Swedish economy set for minor recession

David Landes
David Landes - [email protected]
Swedish economy set for minor recession

The National Institute of Economic Research has downgraded its forecast for the Swedish economy in 2008 and now projects negative growth in 2009 as the country’s main economic indicator dropped to its lowest level since 1996.


In August, the National Institute of Economic Research (NIER - Konjunkturinstitutet) predicted that Sweden’s economy would grow by 1.5 percent in 2008 and 2009.

But NIER now believes Sweden’s economy will only expand by 1.2 percent in 2008, and will contract by 0.1 percent in 2009.

“Due to the deepening financial crisis, the economic picture is considerably darker than in August,” said NIER.

“The period of weak economic growth is going to be protracted and according to NIER’s assessment won’t recover until 2011 and 2012.”

NIER believes economic growth in the OECD area will be close to zero next year, the lowest level in the industrialized world in 25 years.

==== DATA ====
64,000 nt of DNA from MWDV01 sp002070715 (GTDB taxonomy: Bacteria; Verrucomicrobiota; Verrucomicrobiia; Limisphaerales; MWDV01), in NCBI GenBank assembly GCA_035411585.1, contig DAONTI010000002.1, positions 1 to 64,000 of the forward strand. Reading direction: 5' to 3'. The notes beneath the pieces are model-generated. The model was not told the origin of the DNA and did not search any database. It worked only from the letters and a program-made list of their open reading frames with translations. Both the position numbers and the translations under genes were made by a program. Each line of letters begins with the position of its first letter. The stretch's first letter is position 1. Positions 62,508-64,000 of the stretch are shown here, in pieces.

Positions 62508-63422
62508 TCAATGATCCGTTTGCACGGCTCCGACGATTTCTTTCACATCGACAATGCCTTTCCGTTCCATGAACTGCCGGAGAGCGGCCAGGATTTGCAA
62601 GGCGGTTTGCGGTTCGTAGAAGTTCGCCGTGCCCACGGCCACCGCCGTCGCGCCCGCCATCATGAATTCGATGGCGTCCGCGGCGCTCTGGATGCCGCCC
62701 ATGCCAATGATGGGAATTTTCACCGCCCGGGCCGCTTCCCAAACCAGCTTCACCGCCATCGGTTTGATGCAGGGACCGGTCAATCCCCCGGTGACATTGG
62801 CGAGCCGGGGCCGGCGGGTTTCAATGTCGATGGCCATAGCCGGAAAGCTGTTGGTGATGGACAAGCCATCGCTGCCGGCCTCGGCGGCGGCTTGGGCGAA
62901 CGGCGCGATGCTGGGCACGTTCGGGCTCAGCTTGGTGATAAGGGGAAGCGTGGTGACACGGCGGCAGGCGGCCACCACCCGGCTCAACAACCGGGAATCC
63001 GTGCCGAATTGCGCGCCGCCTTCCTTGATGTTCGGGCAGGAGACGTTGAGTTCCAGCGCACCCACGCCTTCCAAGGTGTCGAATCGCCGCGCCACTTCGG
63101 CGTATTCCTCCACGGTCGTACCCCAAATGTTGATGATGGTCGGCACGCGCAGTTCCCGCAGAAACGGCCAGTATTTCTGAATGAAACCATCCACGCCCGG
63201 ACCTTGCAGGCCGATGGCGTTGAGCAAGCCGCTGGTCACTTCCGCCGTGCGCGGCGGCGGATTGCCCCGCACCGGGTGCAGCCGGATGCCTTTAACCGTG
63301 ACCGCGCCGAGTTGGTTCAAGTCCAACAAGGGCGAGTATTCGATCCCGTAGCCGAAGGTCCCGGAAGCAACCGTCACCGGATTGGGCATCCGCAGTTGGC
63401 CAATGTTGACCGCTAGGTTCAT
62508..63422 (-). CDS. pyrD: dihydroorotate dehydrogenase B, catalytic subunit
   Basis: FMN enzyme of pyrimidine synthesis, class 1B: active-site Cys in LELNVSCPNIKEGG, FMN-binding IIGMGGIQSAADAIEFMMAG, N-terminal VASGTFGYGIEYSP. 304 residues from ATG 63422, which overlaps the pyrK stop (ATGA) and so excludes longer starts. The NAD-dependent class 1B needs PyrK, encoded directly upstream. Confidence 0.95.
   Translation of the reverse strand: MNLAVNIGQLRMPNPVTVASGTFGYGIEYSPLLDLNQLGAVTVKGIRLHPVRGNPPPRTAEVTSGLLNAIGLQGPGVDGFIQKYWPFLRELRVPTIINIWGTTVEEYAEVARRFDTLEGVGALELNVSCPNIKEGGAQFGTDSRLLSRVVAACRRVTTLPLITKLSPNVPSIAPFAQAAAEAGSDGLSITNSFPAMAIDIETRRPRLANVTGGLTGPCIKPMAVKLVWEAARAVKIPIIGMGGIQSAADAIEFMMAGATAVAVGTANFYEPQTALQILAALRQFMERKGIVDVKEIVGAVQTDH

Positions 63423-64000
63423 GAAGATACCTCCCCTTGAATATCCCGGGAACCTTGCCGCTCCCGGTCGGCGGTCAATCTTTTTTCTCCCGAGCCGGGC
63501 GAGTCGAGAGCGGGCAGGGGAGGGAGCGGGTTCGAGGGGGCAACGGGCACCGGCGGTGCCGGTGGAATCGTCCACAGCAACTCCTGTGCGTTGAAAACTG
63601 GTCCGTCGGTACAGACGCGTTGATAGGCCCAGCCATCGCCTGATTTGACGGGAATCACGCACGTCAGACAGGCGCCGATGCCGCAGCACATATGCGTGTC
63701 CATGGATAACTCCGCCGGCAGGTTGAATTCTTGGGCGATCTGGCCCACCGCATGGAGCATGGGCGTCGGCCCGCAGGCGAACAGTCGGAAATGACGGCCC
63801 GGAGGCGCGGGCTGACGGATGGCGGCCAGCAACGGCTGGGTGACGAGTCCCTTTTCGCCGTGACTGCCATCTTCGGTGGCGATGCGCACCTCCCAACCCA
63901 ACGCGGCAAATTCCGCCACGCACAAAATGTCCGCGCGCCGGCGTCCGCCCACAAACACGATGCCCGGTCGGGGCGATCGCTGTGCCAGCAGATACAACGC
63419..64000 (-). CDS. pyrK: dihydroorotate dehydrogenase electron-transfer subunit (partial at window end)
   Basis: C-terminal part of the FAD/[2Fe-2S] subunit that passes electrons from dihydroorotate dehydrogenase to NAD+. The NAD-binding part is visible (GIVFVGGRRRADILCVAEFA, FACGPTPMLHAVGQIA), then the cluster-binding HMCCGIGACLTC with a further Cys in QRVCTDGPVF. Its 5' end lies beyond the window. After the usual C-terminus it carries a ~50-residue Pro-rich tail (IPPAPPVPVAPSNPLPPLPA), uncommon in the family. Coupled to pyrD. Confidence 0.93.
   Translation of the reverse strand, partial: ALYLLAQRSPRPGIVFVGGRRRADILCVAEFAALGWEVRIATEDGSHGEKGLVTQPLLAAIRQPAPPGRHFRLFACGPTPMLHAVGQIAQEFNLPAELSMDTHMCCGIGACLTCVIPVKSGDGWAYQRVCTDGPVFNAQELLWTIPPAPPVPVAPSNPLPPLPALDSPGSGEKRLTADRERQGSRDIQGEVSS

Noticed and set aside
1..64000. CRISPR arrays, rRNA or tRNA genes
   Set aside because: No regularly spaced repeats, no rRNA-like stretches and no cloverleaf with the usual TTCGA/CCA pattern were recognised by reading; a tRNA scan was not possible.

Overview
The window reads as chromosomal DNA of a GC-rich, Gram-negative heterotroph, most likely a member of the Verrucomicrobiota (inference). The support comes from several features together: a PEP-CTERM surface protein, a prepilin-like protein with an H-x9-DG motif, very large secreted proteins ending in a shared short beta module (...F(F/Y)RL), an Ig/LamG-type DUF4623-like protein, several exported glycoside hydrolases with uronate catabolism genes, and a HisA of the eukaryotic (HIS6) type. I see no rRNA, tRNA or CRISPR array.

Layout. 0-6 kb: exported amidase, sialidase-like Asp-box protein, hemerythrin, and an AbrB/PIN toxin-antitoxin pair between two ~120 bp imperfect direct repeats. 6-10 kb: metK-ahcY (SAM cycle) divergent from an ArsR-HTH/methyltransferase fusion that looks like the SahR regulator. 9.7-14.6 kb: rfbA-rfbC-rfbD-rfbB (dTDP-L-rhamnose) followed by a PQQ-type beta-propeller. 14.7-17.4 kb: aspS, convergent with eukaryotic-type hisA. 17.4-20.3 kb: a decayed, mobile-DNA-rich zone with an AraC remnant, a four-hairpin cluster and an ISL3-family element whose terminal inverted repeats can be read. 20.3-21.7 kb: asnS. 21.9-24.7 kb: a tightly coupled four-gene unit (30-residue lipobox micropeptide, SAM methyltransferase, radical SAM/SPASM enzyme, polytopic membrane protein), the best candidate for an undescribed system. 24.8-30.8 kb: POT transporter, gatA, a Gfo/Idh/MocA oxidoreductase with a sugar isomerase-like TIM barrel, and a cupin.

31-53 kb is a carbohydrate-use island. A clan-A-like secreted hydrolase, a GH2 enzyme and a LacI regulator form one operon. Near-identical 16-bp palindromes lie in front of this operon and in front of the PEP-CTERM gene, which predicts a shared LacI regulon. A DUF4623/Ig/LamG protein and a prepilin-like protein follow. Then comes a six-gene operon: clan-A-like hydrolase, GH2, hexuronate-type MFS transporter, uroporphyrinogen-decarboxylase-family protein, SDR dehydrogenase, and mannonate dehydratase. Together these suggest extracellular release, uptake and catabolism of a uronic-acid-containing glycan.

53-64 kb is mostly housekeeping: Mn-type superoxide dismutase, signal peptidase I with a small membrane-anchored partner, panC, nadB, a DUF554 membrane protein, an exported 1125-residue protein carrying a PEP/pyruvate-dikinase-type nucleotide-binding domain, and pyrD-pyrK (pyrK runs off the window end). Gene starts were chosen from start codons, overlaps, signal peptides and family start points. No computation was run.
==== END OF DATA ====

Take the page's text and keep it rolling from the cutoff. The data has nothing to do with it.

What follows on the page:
Whether or not economies recover in 2010 as the NIER predicts will depend on a continued drop in interest rates in Europe and the United States.

Other figures from NIER also indicate that Swedish consumers and businesses remain concerned about the country's near term economic prospects, as the Economic Tendency Indicator dropped 8.4 percent from September, landing at 78.8, the lowest reading since 1996.

NIER’s business confidence indicator also tumbled 10 points between the second and third quarters, with companies predicting more layoffs and weaker growth in the months ahead.

“The economic situation in the Swedish business sector is now deteriorating rapidly,” NIER said.

“Demand growth in the private service sector stagnated in the third quarter and dissatisfaction with the volume of orders has increased.”

In addition, NIER’s Consumer Confidence Indicator (CCI), plunged a full 10 points, ending up at -24.7, a level not seen since 1993 when Sweden struggled to recover from the banking crisis of the early 1990s.

“Households are highly pessimistic about both their personal finances and the Swedish economy,” said NIER.

“Both confidence in the current situation and one-year expectations are considerably gloomier.”


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